Before I started here at Nextpoint, I had some doubts that working remotely would work out all that well. Yes, not having to put pants on in the morning and being able to make a trip to the pantry every half hour for more Thin Mints certainly has it's appeal, but I was worried about being "That guy in Chicago".
However, 4 months in, and I've been extremely happy with the way it's all panned out. I think there's some key arrangements and tools that we've had in place that have made it successful. Keep in mind that our team is small, 4 people (not including me), so your mileage may vary.
Regularly make trips to see the team in personThis is the most important thing, as it allows me to personally connect with the team. We get a meal or two in, get the water cooler talk in, and we can get the personal connections together. I'll usually take some time as well to give the team a tour of what I've been working on.
I've found that if I don't make these trips regularly, I'll start to feel disconnected, and actually start becoming a little distressed. Being up there lets me tap into the vibe, and gets me pumped about what I'm doing. I'm fortunate enough to be able to do it every other week, since the office is in driving distance and I can keep the trips to a single day. But, I think that if the distance were greater, once a month or once every two months would be a good interval as well.
Group chat is a mustGroup chat is a key tool that has made working remotely successful. Justin found a fantastic group chat feature of AIM that allows you to create a group then invite other AIM screen names to be members of this group. Each AIM screen name adds the group as a buddy. Then all instant messages are blasted out to each of the members. This eliminates the need to organize everyone into the chat, and just lets you chat and whoever is online gets the messages.
We had also tried out Yammer, but we weren't all keen on more apps/configurations/browser tabs in order to use the tool. We already use Adium, so just adding another account was simple.
Daily IN/OUT statusBeing remote, it's hard to know what everyone is working on. It's also equally difficult to let everyone know that you're making progress. I wanted to let everyone know that I wasn't just sitting at home and watching Days of Our Lives.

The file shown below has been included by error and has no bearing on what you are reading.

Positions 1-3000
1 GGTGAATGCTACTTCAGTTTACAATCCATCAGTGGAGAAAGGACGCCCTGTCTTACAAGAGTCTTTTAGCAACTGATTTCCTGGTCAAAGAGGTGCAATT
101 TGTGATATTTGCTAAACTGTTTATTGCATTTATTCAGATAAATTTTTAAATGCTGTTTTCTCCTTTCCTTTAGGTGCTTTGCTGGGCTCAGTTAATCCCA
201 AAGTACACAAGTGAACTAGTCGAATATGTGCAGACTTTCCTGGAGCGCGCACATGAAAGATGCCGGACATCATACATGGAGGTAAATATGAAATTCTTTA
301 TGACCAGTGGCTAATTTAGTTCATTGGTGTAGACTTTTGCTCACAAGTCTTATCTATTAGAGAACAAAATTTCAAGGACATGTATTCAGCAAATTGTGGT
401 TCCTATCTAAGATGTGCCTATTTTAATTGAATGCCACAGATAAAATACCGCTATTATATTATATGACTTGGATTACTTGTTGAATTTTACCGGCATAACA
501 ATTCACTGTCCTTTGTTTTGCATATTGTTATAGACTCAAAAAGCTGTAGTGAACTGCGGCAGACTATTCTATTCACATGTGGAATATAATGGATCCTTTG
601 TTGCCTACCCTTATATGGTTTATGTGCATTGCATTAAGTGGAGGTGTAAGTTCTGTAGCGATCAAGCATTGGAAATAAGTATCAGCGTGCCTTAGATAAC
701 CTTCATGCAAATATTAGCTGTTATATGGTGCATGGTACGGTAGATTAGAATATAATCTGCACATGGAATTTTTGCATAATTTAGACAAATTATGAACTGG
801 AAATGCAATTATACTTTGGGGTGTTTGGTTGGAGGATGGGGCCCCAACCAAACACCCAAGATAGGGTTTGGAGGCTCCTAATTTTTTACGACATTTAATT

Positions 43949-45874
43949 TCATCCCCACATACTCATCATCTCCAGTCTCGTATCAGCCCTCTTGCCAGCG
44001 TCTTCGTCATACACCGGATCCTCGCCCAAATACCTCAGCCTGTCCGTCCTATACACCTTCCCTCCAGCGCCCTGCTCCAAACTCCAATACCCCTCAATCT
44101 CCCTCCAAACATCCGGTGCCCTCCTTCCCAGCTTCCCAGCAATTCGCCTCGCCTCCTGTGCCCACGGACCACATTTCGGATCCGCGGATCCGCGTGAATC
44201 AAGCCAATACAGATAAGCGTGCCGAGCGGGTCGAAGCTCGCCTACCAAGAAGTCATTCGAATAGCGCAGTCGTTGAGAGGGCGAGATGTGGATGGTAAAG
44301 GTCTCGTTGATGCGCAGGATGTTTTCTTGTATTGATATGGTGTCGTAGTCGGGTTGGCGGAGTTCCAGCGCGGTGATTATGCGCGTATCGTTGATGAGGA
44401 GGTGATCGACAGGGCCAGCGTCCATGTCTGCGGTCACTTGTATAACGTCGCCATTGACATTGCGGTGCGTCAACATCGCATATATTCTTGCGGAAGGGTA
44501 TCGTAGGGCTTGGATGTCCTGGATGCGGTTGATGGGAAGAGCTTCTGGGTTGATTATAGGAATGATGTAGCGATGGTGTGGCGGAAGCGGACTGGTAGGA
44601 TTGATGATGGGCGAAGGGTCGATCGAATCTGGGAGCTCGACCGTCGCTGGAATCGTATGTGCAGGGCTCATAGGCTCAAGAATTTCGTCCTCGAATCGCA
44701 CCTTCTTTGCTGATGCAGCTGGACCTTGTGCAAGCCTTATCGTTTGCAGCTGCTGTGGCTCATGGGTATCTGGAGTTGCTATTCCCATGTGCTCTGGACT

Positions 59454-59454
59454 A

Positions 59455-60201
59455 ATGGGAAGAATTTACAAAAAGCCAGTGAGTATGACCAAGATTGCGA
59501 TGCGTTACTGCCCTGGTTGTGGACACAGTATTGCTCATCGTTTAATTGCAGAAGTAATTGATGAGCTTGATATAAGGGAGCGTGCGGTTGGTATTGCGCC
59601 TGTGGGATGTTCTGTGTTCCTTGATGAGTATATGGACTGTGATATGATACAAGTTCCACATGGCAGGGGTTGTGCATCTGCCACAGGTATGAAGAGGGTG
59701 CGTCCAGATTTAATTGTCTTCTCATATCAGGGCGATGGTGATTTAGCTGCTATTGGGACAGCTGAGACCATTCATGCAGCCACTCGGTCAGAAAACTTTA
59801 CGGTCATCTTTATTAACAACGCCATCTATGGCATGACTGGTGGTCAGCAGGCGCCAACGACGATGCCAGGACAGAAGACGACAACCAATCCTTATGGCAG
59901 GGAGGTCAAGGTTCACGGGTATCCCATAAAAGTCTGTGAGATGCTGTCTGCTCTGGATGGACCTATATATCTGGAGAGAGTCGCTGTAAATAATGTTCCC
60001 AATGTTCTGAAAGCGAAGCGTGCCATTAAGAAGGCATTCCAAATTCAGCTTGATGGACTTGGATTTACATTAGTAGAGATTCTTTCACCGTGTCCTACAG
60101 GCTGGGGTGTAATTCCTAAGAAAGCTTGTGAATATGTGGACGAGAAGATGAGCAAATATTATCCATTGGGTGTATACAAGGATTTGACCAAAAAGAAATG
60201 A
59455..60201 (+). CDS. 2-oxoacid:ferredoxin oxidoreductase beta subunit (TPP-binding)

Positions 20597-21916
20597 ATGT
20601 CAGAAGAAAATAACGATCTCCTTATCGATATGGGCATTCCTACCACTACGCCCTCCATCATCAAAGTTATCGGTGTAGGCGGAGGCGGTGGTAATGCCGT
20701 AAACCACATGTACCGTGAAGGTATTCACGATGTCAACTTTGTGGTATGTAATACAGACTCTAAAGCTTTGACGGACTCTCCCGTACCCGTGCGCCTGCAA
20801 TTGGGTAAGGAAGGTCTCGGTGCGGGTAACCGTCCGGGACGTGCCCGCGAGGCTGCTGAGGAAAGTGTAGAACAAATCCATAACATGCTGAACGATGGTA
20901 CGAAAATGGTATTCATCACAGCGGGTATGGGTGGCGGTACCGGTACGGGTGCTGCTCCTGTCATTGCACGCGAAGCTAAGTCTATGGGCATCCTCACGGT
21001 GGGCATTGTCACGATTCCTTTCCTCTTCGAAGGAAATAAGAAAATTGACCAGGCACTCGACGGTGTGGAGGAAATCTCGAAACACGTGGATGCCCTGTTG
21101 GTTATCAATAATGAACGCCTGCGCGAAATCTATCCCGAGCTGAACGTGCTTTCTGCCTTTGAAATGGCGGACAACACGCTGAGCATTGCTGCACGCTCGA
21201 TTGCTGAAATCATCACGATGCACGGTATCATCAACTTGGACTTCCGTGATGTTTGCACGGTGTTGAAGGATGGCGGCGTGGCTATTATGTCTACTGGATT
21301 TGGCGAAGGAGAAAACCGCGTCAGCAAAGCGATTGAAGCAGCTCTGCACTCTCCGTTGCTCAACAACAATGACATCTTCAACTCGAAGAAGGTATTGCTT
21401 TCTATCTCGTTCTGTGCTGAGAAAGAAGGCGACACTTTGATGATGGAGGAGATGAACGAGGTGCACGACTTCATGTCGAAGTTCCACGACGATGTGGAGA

Providing "what I'm going to work on today" when we get in, and a "here's what I did today" is a great way to keep up with what everyone is working on. We've been using Basecamp for tasks and Wiki, and with it, you get a group chat tool Campfire. This is different than the AIM tool, because there's a history kept, and you don't have to be online to catch up. This way, I can see what everyone else is working on, and what they've done. If we didn't have Campfire, a tool like Yammer could work well.
Video conferencing isn't necessaryWhen I first started, I thought for sure that we'd need a video/audio conference solution as well as a virtual white board. At first I tried to make a point of it to call with Skype, but that was difficult to do as a group (plus video of of me with my cat humping the bed in the background was a little difficult for the rest of the team to watch). So then I bought a Skype speaker phone, which ended up being a waste of money. Then Justin (we call him MacGreerver) crafted a speaker phone out of an old set of iPod headphones, which worked 100x better than the $160 speakerphone I purchased.
We haven't used any of these things in a couple of months now. The AIM group chat has completely made this unnecessary. Any time we need to talk one on one, we chat. When we need to talk as a group, we group chat. When we need to leave status, we use Campfire.
These tools and ideas have really made working remotely successful. If we adopt any new tools or ideas, I'll make sure to update this post.
So, as I sit here, with no pants on and minty-chocolate breath, I'm extremely happy that I gave it a try.